So now, you have to wait to get another appointment that often if you have multiple issues they will not all be covered in this first visit. Quality if care may have finished due to requirements by medical faculty to meet a quota of a certain number of patients per day. This gives doctors very little time to expound on more than one issue. Therefore, making you be scheduled another visit. Quality of care may have finished due to requirements by medical faculty to meet a quota of a certain number of patients per day. This gives doctors very little time to diagnose the more than one issue which makes you be scheduled for another visit.
Lastly, a follow up appointment may take as long because of the time spent on the initial issues has gotten longer than the time spent on a follow up visit. All of these issues point out just a small snapshot into the inter-circles of healthcare in the military. These issues are not improving they are getting worse, and people are dying all around us because no one is concerned. These military service men and women did that are now be dishonored because we can't get it right. How many lives will have to be lost because someone was not seen in the hospital or did not have a bed at the mental illness clinic? How many innocent lives with be taken in the workplace because no one knew "Sam" had mental health issues and they laugh off his behavior because they were to tired to put in the paperwork for him to be seen by a behavior health provider. Our duty to these servicemen and women when called upon to service this great country has been left behind. The above points are critical to consider since I have now joined into this web of uncharted waters. When called upon to serve my country, I did with it honor, pride, grace and integrity. The Non Commission Officer core is a time honored organization along side of the United States Army. What leaves a bad experience is all that was required of me while serving those twenty eight years of service to and for my country, yet I'm still fighting to get what's owed to me as part of the military's commitment for my benefits package. What was a large bundle wrapped so beautifully in this entitlement package has now turned to more paperwork, more applications to process, claims to file an appeal and to get processed and even getting two Congressional filed? Still, I do not understand living in a country where we have some many freedoms and a country who ranges in wealth. We can't take care of those who have fought and died for the freedoms we have today. This includes the survivors, the children, the widows, the widowers of the member of the military. In conclusion, I will know for sure that I was a member of the Armed Forces community in this United States of American. I served with pride and honor until the day I took off the uniform and decided to help my fellow brothers and sisters. I and they are still fighting that battle for military healthcare and the benefits they, we are owed because the military said "Uncle Sam Wants you." They got you, me and your family and may have gotten a few of your best buddies to join in the fight with you. What you did not account for was the care for your life for the rest of your life and those entitlements that they promised you if you do this for me. I did!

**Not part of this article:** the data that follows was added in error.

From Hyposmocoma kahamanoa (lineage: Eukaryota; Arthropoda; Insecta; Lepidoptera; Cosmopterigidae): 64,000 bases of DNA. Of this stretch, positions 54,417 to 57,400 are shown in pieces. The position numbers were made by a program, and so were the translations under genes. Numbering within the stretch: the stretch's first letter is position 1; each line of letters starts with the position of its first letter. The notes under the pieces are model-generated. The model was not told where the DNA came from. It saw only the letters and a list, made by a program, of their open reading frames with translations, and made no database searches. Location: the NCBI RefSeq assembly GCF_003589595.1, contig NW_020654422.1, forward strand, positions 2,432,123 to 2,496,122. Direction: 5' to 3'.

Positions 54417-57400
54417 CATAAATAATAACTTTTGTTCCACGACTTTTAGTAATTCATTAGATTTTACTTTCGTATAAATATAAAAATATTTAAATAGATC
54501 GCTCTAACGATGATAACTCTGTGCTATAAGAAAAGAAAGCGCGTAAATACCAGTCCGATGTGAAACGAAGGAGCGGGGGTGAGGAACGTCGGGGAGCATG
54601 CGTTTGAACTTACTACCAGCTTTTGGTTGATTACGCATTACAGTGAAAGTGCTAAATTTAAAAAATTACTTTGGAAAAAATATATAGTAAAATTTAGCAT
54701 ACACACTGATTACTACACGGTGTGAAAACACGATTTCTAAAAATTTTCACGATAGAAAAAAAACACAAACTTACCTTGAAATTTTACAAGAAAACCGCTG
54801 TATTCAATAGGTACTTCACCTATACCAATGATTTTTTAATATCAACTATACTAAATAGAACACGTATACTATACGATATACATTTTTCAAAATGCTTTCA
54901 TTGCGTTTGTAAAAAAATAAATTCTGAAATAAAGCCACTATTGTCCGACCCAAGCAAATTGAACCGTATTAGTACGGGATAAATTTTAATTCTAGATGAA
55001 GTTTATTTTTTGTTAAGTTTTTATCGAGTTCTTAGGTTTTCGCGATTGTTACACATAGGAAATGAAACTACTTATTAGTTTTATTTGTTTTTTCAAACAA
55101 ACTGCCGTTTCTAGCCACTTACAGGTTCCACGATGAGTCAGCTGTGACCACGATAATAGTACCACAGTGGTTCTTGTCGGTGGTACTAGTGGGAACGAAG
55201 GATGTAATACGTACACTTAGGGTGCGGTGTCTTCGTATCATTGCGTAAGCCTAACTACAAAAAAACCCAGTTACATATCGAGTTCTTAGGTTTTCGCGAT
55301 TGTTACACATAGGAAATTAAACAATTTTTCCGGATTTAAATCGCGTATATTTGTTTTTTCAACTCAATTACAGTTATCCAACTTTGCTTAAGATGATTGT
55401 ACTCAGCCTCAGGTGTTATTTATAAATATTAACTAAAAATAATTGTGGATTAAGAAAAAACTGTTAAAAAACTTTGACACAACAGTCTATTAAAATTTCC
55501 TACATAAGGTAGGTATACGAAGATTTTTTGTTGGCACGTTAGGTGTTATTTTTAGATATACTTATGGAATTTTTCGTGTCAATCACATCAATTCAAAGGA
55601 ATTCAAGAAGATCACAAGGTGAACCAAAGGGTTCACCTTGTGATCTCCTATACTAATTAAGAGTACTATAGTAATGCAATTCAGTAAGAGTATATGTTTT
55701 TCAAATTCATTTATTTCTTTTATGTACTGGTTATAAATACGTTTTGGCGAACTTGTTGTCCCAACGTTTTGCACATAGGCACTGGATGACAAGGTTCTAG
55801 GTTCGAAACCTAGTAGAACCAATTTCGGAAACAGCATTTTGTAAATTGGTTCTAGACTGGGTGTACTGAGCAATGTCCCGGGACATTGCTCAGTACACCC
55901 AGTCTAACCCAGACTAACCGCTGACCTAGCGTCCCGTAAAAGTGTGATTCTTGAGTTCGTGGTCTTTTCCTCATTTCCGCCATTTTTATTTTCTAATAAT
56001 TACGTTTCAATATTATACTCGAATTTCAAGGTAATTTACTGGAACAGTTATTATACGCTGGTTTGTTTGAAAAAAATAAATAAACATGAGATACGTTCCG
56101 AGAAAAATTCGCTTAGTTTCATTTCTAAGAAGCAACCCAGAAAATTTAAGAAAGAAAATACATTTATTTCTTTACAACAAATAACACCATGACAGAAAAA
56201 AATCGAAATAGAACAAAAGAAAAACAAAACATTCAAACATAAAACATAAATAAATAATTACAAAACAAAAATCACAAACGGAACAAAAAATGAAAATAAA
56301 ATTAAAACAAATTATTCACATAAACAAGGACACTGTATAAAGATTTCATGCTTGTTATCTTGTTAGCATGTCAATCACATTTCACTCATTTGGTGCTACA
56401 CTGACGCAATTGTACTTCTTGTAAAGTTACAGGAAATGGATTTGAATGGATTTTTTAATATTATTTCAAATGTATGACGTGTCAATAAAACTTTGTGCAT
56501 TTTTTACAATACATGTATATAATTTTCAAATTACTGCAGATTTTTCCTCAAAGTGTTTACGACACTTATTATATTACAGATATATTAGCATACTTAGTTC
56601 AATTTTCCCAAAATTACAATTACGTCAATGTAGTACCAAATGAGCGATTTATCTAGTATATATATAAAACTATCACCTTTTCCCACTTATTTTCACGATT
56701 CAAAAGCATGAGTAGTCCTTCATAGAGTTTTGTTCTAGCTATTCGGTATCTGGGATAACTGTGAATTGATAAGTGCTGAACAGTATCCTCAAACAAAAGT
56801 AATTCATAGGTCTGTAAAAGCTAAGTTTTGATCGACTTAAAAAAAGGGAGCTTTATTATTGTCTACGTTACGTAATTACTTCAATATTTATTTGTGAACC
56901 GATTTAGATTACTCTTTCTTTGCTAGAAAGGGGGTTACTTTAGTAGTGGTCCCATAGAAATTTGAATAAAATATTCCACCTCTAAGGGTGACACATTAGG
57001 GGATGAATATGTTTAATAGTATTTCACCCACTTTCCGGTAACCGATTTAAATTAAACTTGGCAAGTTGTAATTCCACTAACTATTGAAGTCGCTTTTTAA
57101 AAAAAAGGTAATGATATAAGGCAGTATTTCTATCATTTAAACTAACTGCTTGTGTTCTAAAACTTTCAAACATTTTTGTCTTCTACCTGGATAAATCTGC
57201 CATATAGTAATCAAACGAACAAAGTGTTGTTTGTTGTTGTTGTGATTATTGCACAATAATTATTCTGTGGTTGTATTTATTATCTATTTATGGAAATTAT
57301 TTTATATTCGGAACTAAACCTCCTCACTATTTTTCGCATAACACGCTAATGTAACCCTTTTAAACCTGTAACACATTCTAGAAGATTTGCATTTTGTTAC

As argued, it is clear that the American healthcare system has failed to attain its objective in relation to the provision of effective and equitable healthcare. The American government has formulated strategic and calculative plans for fostering good public healthcare; however, it is disappointing to learn that most of these interventions are just theoretical stipulations. The government can no more continue emphasize and misusing the Americans resources by investing in programs that are not viable. Most of these programs may be seen as good public relation strategies that only serve the purpose of fooling the mass into endorsing the government’s effort towards providing good healthcare. The real situation at the ground affirms the unpractical nature of these plans. In particular, most of the insurance plans that are intended to safeguard the interest of the Americans are doing more harm to the citizens by exploiting through wicked means. The situation is even more pronounced when it come to the military healthcare. Most retired American servicemen and women are desperate and disappointed following frustration from corrupt healthcare plans that often use trickery strategies to avoid their responsibilities (Jasper 36). Such a practice and the idea of having an inequality in healthcare are unethical and shameful scenario that should not be witnessed at this century. Our servicemen and women have the right of being accorded a comprehensive and fair healthcare plan that takes care of their interests while being sensitive to the nature of their work. In this context, the is the need of rethinking of the issue promoting effective healthcare especially in the special subpopulations of the American population such as military persons.